Successfully Getting a 3D-printed Prototype Off the Ground

3D printing is still a fairly young technology, and mistakes are bound to be made during the prototype stage. You can avoid listing yourself among the lesson-teaching failures by taking a close look at your design at an early stage.

Before you get started on your 3D printing project, take these three simple steps to ensure that your idea is doable. That way, you can more confidently enter the prototype phase and save yourself time and money.

1. Get Out a Pencil and Some Paper

Your prototype has to start somewhere, and it’s not at the manufacturer. Before you approach a 3D printing services provider, try sketching your idea on paper. The finished product may end up far from what you have in mind early on, but this crucial step can help you rule out a dud. You can also improve your prototype by taking an early look. Your ideas are never more flexible than when you are in the brainstorming phase, after all. Hang onto each drawn rendering, as they might come in handy once you’re actually creating your prototype.

2. Look at Your Concept from a Practical Perspective

You have drawn your idea on paper; now you can step back and look at it in a new light. Does it look like an object that can be created with 3D printing services? For example, can your drawing be made into one simple piece (or made from multiple easily interconnected pieces)? And just as importantly, does it look like your newly designed object is shaped in a way that will allow it to stand unsupported? One critical flaw of some 3D-printed designs is that that can fall into themselves during production if they are not properly designed. This is something you can head off if you are able to take an objective, practical look at your design early on.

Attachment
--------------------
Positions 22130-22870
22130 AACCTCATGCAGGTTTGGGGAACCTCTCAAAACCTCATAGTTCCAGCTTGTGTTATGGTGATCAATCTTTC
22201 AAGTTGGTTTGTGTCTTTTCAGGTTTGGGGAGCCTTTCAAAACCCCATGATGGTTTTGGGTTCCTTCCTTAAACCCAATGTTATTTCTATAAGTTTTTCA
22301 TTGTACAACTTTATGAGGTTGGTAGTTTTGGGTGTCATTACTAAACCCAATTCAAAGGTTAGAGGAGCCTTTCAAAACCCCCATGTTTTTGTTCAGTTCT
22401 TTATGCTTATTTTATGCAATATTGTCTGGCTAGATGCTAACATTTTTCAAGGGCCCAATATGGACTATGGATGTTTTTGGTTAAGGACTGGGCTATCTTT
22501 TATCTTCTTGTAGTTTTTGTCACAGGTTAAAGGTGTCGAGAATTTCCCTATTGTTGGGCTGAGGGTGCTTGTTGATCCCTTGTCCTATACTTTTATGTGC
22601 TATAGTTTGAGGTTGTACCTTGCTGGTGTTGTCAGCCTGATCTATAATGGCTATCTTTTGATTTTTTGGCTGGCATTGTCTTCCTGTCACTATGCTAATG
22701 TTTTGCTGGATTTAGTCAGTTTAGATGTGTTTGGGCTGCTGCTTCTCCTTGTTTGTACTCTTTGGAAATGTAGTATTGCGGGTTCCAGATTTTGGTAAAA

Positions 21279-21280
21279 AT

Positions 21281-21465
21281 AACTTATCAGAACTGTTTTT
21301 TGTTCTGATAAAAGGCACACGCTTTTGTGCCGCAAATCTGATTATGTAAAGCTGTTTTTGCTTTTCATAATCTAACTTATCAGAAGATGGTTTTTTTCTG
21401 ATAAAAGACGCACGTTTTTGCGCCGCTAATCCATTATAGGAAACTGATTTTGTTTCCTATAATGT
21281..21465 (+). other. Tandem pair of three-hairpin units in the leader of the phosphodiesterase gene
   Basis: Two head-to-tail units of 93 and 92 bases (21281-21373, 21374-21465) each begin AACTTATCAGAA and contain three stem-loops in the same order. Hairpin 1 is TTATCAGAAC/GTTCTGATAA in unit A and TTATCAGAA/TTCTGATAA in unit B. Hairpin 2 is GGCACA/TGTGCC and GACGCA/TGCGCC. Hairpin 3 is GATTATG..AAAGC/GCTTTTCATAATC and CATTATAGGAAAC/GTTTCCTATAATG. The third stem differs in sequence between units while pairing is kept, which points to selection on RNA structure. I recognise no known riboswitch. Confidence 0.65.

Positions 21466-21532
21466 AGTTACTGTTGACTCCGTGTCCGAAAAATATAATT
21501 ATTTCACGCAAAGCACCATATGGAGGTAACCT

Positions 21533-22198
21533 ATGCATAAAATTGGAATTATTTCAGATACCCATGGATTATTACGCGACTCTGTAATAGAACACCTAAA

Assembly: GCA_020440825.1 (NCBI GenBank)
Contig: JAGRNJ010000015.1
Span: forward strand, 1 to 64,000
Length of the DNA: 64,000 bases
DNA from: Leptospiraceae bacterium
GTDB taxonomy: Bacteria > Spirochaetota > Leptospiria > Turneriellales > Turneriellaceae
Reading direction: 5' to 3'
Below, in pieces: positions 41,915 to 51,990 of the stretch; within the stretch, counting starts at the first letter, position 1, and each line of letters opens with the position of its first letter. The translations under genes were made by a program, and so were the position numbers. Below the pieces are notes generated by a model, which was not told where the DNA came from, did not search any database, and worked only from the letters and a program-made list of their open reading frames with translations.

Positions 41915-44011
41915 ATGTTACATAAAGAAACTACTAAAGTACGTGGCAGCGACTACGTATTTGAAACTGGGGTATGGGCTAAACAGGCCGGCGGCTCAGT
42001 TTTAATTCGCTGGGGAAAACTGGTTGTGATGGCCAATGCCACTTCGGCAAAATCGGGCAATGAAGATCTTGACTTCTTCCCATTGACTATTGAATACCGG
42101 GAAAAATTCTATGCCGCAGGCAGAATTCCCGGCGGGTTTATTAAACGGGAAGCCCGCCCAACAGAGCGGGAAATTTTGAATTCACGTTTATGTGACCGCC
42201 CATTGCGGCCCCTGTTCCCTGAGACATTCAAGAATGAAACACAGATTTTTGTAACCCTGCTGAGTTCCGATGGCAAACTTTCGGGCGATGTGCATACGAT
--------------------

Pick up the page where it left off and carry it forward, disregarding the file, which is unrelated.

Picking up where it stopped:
3. Research the Competition

Surely, you have overlooked something. The best way to find out is to research your idea. You can quickly find out if anyone has attempted a similar design through 3D printing services, and you can see if and where they fell short. You might spot a fatal flaw that doomed someone else’s 3D-printed object, or maybe you will find the inspiration to enhance the idea that you’re bringing to life through 3D printing.